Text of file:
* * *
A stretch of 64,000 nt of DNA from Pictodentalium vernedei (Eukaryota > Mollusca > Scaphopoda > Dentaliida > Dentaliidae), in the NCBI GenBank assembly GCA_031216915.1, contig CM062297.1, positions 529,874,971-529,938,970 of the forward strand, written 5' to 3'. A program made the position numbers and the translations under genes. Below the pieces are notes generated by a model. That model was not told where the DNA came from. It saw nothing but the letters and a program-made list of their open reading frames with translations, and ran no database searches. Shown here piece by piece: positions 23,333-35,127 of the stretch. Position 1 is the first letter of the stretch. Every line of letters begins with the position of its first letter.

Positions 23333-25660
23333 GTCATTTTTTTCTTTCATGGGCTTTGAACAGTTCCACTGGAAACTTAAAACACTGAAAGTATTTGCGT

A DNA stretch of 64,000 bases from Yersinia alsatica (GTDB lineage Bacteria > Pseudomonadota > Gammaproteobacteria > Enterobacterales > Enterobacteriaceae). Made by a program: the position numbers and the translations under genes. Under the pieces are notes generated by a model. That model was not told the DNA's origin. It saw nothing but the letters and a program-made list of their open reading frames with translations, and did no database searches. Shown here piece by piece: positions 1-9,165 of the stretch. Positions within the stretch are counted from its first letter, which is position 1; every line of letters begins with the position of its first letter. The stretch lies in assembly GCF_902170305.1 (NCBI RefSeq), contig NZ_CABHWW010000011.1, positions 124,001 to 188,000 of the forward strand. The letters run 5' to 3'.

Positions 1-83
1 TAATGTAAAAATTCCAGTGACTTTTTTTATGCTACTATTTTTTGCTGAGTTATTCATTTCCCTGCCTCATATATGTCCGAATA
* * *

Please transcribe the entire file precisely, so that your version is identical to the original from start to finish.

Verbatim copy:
A stretch of 64,000 nt of DNA from Pictodentalium vernedei (Eukaryota > Mollusca > Scaphopoda > Dentaliida > Dentaliidae), in the NCBI GenBank assembly GCA_031216915.1, contig CM062297.1, positions 529,874,971-529,938,970 of the forward strand, written 5' to 3'. A program made the position numbers and the translations under genes. Below the pieces are notes generated by a model. That model was not told where the DNA came from. It saw nothing but the letters and a program-made list of their open reading frames with translations, and ran no database searches. Shown here piece by piece: positions 23,333-35,127 of the stretch. Position 1 is the first letter of the stretch. Every line of letters begins with the position of its first letter.

Positions 23333-25660
23333 GTCATTTTTTTCTTTCATGGGCTTTGAACAGTTCCACTGGAAACTTAAAACACTGAAAGTATTTGCGT

A DNA stretch of 64,000 bases from Yersinia alsatica (GTDB lineage Bacteria > Pseudomonadota > Gammaproteobacteria > Enterobacterales > Enterobacteriaceae). Made by a program: the position numbers and the translations under genes. Under the pieces are notes generated by a model. That model was not told the DNA's origin. It saw nothing but the letters and a program-made list of their open reading frames with translations, and did no database searches. Shown here piece by piece: positions 1-9,165 of the stretch. Positions within the stretch are counted from its first letter, which is position 1; every line of letters begins with the position of its first letter. The stretch lies in assembly GCF_902170305.1 (NCBI RefSeq), contig NZ_CABHWW010000011.1, positions 124,001 to 188,000 of the forward strand. The letters run 5' to 3'.

Positions 1-83
1 TAATGTAAAAATTCCAGTGACTTTTTTTATGCTACTATTTTTTGCTGAGTTATTCATTTCCCTGCCTCATATATGTCCGAATA